Africa’s Leadership: The Third Term Syndrome
In an attempt to do away with lifetime presidents, dictatorship, and never-ending military coups, countries around the four corners of Africa implemented the limitation of presidential terms. While term limitations have proven to be effective in certain countries such as Zambia (since 2001) and Tanzania (since 1995), the sad truth is many countries have seen the weakening of their term limit restrictions. In fact, since 2013, 13 countries have either modified or eliminated term limits: the most notable being Ivory Coast and Guinea in 2020.
In the last two decades, Ivory Coast has struggled with military coup and rebel infected civil wars, not to mention the highly contested 2010 presidential election that resulted in violent protests that killed up to 3000 Ivorians citizens. It is in fact this election that saw Alassane Dramane Ouattara (ADO) to the presidency. Even in the midst of war and death, Ouattara had managed to convince national and international watchers that he was the right man to push the restart button and lead the country towards a future where institutions and laws are strong, and democracy is healthy and thriving. Hence the reason the public backed his 2016 constitution with 93% of the votes.
As touted, this constitution would guarantee freedom of assembly, speech and among other things, access to health care and education. It would also recognize Article 55 which states that the “The President of the Republic is elected for five years by direct universal suffrage. He may be re-elected only once.” In fact, it was this article that sold the constitution to a country, which after 50 years of independence has yet to experience peaceful, democratic, and constitutional elections.
After announcing in March of 2020 that he would respect the constitution and not seek a third term, President Alassane Dramane Ouattara quickly retracted it, arguing that his candidacy did not violate the constitution – which sets the limit at two terms. He insisted that the approval of the 2016 Constitution (which his government introduced) allowed him to restart his mandate.
It goes without mentioning that this posture was met with protests, resulting in hundreds of deaths both before and after the election, of which he was declared the winner.
As for Guinee, the 82 years old President Alpha Conde championed a constitutional referendum to sidestep the two-term limit just a few months before the controversial October 2020 presidential election. The irony here is that the constitution that limits presidential terms was championed by his party, with him leading the charge, and adopted by the transitional military government in 2010. Despite critics and violent protests, Conde got his constitution through the referendum, had his candidature legitimized and claimed victory in a highly contested election.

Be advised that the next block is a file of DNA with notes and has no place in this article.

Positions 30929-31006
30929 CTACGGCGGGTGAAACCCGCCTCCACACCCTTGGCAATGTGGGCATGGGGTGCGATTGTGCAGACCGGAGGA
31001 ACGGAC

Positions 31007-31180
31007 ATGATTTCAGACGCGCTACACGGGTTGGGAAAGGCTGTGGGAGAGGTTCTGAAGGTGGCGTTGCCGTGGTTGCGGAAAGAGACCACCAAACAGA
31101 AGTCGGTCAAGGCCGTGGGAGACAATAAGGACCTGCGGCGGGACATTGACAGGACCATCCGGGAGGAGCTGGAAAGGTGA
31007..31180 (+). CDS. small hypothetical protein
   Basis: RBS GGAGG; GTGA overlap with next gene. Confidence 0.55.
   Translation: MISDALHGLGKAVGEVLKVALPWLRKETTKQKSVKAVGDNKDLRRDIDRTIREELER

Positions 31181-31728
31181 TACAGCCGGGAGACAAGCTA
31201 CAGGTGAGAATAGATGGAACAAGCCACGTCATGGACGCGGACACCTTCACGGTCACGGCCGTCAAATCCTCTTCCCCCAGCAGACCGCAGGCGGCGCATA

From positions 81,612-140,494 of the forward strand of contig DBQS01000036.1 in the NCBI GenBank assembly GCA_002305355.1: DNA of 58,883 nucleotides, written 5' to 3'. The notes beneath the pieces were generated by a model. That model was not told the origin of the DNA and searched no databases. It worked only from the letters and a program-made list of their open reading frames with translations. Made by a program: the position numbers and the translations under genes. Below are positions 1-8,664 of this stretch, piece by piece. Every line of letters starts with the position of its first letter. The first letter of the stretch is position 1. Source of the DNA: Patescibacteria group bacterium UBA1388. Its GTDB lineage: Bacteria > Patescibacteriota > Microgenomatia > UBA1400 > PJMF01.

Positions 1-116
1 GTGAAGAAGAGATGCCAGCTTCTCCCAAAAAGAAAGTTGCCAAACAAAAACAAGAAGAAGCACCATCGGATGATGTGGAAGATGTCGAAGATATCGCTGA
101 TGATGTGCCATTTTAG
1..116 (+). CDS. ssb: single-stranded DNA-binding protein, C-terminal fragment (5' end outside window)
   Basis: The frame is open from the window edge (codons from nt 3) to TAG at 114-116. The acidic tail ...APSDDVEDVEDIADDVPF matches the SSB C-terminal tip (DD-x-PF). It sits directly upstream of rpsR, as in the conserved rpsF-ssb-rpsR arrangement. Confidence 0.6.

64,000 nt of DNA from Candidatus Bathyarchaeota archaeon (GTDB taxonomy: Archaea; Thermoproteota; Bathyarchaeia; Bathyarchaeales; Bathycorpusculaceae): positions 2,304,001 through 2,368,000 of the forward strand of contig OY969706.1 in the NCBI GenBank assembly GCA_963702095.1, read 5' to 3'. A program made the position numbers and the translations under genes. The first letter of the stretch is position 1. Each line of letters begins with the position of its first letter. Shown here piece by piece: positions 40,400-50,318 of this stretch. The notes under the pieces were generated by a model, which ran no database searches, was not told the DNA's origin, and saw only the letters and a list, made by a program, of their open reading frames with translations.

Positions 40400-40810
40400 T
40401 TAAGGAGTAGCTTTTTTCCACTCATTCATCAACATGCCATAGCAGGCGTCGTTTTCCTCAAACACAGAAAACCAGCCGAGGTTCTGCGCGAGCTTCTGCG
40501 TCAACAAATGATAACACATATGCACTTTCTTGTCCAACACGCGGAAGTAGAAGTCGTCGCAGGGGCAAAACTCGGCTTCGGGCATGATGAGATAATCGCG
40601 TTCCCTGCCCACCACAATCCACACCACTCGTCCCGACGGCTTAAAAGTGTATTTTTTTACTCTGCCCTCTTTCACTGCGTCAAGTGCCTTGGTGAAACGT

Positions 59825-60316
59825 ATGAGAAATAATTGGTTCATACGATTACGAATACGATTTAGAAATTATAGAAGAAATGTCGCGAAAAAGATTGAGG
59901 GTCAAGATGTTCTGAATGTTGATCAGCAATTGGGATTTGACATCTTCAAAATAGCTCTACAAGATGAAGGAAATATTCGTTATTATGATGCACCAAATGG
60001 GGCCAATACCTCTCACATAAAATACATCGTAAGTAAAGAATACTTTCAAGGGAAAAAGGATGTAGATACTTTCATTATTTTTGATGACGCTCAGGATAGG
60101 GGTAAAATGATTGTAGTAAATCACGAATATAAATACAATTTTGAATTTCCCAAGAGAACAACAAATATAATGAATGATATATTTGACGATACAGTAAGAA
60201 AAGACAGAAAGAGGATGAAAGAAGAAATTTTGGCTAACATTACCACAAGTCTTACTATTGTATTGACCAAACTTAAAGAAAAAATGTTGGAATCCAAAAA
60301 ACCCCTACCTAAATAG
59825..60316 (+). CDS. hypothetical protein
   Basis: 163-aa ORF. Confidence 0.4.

Such are the tales of constitutional coups! Let’s face it, revamped constitutions (especially within election years), and political arguments that legitimize unconstitutional third terms are nothing but infected extrapolations leading to a constitutional coup. To manipulate the constitution in an attempt to hold on to power is to delegitimize the constitution and endanger both democracy and social stability.
The assumption that democracy is safeguarded by the constitution and laws that prohibit coups is blind to the fact that when manipulated, such constitutions and laws largely threaten the stability of democracy. To reshape constitutions and laws with a complete disregard to the stability of the institutions is to mount a coup, that disregards of the results of the elections.
The health of a nation and that of its democracy should not only be measured at the ballot box. The respect and conservations of the institutions that guide the process should also be closely monitored. Foreign powers and international organizations can no longer continue to congratulate and legitimize leaders who win elections by such means, only to turn around and condemn military coups. Otherwise, the international outcries will keep on falling on deaf ears, especially when these military coups are welcomed by the people.
To continue to recognize such authoritarian leaders without condemning their despicable tactics is to create the perfect environment for military coups as we witnessed in Guinea just recently. Less than one year into his third term, Alpha Conde would be awakened on the morning of September 5th, 2021, by members of the special forces and taken into custody. Once again Guineans found themselves in a coup, only this time they welcomed it. The putschists were met with happy crowds marching and singing “Freedom! Freedom!”. With no resistance from Guineans, Colonel Mamady Doumbouya celebrated his successful coup and was sworn in as the new interim president.
This scene is exactly what we should fear, when a suppressed people are forced to choose between dictatorships and coups, they support coups, that is the case in Guinea as it was the case in Mali in 2020.
When military coups are welcomed by a people, we should be alarmed. African countries need to have serious and honest conversations about their institutions and the so-called legitimate powers. Now more than ever the regional and international organizations need to call for and impose term limits on member states.
Unless nations and erring leaders are sanctioned for these constitutional coups, term limits will continue to be eliminated around all four corners of Africa. The solution here is clear: preserve term limits in the countries where they have been established. For those countries that have either eliminated them or have yet to adopt such provisions, it must be required.
Unfortunately, as of now there are no signs of hope, and all eyes are turned towards Senegal where the third term syndrome is already showing signs!